This study, Love Song, combines a hybrid tea rose with a spray of forsythia. Introduced in 1984, its declared edition of 100 (at $2450) was later reduced to only 50. Although the 1984 advertisement for this piece does not show a base, at least some were produced with one. It’s also possible that the shape of the base could vary as well, although there’s no guarantee that the oval one was original to this piece (Cybis wood bases have no markings.) With the base shown in the upper photo, this sculpture 8” high; the width of the piece is 10″.
This photo shows Cybis studio director Joseph Chorlton presenting a Love Song rose to the First Lady, Lady Bird Johnson.
The final rose items date from the late 1980s or later and all were open (non-limited) editions.
The American Rose was made in yellow (as shown), white, and pink. Issued in 1987, in it sold for $495 a year later. It measures 5.5” high and 6.5” wide.
In the early 2000s the pink colorway was also offered as the Ribbon of Hope Rose (large) with the addition of an extra Mini Rose (shown below) and a pink breast cancer awareness ribbon, for $895.
Holiday Rose with Holly from 1987 is 2.5” high x 5.5” wide. Originally $295, it was $375 by 1993. This piece used the same branch-mold as the Mountain Laurel with Butterfly seen in the Flowers post.
For a short time in the early 1990s this rose was also offered as a “set” along with the Holiday Bell with Holly, seen in the Bells post, for $500 which represented a discount over their individual prices. The pair/set concept did not last long, however.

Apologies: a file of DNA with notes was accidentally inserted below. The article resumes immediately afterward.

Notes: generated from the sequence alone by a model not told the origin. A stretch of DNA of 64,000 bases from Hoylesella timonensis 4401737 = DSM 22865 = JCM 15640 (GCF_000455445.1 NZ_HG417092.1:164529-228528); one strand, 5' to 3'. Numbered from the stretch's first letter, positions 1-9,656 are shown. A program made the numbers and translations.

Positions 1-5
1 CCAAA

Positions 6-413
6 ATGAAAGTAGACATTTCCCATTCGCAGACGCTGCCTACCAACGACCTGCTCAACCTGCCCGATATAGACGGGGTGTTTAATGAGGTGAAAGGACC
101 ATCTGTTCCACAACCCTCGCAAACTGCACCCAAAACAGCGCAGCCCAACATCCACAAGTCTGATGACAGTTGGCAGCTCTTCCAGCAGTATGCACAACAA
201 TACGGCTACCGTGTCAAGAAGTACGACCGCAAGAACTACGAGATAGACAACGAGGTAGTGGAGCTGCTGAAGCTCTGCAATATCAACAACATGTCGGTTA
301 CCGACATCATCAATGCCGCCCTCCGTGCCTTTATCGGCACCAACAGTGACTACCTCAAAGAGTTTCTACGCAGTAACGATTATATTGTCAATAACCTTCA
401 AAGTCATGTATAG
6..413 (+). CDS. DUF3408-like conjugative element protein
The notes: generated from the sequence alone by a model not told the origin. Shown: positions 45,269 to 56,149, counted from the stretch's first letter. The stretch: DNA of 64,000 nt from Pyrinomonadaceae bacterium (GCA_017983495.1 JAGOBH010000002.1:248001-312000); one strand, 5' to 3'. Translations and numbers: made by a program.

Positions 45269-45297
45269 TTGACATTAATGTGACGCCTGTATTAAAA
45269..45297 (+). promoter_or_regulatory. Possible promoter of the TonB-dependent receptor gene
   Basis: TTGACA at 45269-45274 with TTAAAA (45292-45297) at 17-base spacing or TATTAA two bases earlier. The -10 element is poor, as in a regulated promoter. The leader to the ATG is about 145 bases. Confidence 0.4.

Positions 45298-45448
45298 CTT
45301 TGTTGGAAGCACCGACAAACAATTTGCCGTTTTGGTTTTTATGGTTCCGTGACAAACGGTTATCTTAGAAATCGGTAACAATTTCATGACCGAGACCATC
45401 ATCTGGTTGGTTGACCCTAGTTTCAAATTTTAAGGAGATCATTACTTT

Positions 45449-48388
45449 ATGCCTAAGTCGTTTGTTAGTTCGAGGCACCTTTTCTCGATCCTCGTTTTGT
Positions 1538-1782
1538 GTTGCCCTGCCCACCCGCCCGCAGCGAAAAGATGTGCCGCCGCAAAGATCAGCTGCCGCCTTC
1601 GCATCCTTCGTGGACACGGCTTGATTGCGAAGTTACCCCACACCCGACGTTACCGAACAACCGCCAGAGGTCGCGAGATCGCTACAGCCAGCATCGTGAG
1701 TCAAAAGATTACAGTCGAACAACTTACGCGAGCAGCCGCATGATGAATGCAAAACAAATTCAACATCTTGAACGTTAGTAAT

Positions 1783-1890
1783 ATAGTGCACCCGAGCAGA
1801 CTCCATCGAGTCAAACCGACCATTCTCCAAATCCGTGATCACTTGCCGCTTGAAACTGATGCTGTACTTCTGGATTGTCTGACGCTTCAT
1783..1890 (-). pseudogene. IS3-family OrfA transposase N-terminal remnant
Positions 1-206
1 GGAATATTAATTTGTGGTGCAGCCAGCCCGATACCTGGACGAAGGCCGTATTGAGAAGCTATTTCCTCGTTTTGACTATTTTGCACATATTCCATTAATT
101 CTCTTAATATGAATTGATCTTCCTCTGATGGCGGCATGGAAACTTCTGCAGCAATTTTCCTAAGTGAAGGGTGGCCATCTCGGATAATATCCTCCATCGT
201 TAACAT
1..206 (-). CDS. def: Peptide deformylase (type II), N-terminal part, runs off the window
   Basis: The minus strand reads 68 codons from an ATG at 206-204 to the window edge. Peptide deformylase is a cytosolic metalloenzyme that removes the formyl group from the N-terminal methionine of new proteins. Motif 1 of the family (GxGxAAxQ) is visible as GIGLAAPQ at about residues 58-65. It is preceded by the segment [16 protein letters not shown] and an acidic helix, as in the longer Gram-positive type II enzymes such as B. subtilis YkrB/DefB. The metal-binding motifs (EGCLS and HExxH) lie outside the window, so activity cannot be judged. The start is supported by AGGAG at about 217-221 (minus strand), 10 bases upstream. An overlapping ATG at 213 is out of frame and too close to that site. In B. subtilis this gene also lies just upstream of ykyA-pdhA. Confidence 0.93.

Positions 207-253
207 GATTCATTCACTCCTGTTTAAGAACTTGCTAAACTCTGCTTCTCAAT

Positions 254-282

During the 2000s the Holiday Rose was also made in a pink colorway as the Ribbon of Hope Rose (medium) for $395.
The smallest Cybis rose offered as an individual sculpture was the Mini Rose at about an inch high and 3” wide for $95 each, available in a white, yellow, or pink colorway. It was first made available in the early 2000s and was supplied in a small red velvet “jewelers” type box, with the Cybis logo and trademarked phrase “Porcelains That Fire the Imagination” stamped on the inside of the lid.
The mini was also offered as the Ribbon of Hope Rose (small) by adding a pink ribbon to one leaf. Its price of $99 reflected a slight upcharge for the addition of the ribbon.
Cybis also used the Mini Rose to create a Pink Rose Stickpin as a promotional item. The lace element is fabric, not porcelain. I suspect that this was actually the first iteration of the Mini Rose and probably dates from the 1970s or 1980s, and the studio simply resurrected it in the early 2000s as the standalone mini sculpture. By the 2000s, the studio no longer had any retail partners and so there would have been no real need for a “dealer item” such as this. It certain was never in any retail Cybis listing that I have ever seen.
There was also a limited edition Rose Plaque ‘Nature’s Beauty’ issued in 1987; it appears in its own post because it represents such a departure from the studio’s previous work.
The other (non-rose) Cybis flowers appear in the next post.